First things first

Som Panha / Khmer Times No Comments Share:

A few months ago, I had a problem with my time management. I took on more work than I can handle, having unnecessary meetings with people, and a few aimless projects I got involved in. There was little room for improvement. I only know how to keep myself busy but I do not actually know how to prioritise and keep my balance effectively between my personal and professional life.

This has motivated me to do more reading about time management. I found First Things First (author: Stephen Cover) worth reading. If you share a similar problem like mine, First Things First is for you. The book will teach you to prioritise things that are truly meaningful in your life.

The book pointed out that a happy life is not a matter of maximum efficiency; nevertheless, it is a matter of satisfaction from fulfilment and peace. It is helpful to think of our daily activities as a matrix with four quadrants.

Quadrant 1 contains activities, which are both urgent and important. Quadrant 2 & 3 includes activities which are urgent but not important and vice versa. Last but not least, Quadrant 4 lands the stress-free activities, which are neither urgent nor important.

Author: Stephen Covey, A. Roger Merrill & Rebecca R. Merrill Number of pages: 384 pages Year of Publication: 1996 Publisher: Free Press; Reprint edition Where to find:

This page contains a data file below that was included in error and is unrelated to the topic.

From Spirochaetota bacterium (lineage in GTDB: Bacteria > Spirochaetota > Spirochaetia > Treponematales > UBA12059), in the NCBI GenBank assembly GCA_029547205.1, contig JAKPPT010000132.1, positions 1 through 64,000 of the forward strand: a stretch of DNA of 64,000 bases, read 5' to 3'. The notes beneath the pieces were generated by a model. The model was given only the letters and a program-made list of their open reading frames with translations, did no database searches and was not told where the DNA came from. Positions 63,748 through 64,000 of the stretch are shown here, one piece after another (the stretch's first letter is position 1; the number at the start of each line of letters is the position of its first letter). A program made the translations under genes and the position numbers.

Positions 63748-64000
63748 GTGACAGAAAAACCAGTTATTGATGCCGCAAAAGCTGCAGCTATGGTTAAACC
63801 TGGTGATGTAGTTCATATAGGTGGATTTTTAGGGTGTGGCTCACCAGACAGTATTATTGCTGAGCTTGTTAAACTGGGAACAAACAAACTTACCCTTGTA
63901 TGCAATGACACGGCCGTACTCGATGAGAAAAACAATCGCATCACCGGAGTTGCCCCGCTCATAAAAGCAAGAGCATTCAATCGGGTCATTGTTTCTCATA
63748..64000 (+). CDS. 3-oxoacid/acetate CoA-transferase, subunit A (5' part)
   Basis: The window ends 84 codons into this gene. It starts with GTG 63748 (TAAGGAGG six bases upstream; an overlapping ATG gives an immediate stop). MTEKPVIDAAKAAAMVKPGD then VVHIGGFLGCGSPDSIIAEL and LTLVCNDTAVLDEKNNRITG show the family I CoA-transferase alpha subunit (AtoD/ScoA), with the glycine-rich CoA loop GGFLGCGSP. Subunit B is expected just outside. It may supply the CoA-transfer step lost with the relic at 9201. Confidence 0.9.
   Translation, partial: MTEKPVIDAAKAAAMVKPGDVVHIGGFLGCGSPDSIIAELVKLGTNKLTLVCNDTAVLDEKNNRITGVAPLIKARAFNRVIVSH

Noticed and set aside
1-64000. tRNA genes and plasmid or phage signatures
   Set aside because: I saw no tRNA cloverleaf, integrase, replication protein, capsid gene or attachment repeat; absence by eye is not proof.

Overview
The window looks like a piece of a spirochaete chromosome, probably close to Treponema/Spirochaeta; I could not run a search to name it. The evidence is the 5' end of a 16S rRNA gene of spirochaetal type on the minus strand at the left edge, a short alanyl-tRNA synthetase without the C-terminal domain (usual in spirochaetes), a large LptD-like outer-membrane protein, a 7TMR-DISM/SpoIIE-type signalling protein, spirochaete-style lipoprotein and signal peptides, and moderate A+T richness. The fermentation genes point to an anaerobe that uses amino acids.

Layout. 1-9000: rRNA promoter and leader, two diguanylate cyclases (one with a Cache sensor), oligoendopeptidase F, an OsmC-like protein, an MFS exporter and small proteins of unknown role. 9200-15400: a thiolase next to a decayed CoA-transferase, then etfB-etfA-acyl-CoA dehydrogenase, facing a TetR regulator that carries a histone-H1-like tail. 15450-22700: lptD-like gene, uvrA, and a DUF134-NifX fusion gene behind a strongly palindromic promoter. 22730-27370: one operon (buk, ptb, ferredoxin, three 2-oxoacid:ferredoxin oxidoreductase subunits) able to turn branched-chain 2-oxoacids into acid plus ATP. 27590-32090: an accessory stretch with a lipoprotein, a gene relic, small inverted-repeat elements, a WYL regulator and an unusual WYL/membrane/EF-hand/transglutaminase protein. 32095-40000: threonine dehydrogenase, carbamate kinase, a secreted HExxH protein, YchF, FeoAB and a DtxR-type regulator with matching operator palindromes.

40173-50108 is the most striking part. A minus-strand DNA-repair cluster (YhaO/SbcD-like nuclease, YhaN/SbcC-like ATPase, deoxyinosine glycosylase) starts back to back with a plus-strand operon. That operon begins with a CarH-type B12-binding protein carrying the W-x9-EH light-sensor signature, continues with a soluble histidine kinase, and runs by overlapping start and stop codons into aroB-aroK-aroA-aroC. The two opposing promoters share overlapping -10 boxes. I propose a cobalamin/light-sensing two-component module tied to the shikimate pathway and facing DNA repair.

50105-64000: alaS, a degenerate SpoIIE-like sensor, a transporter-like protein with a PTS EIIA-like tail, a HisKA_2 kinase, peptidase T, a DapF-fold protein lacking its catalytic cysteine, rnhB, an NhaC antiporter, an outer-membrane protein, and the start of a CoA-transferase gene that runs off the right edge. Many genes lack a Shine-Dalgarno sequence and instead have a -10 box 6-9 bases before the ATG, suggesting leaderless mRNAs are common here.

The book also discussed the good and bad side of stress. A healthy amount of stress can increase focus and produce results within the moment to complete a task with a truly urgent deadline. However, people, who are most vulnerable to stress addiction including highly competitive people or those who are vulnerable to anxiety and depression, are less likely to benefit from it since they become overly stressed on a long-term basis.

In addition to time management and stress control, the book also recommends meditation as the practice of putting our brain back to the default mode after a long day of stress at work. There is a study, which suggested that meditation helps to deactivate the part of the brain that worries about the future and the past.

Stephen Cover is also the author of The 7 Habits of Highly Successful People, in which First Things First elaborates on many of the concepts. The two books complement one another and should be considered companions.

First Things First is available at and Instaread.

Ed note: Som Panha is a free-lancer, 23, a graduate from Dept of Media & Communications, RUPP.

Share and Like this post

Related Posts

Previous Article


Next Article

Fight the Enemy, Find Love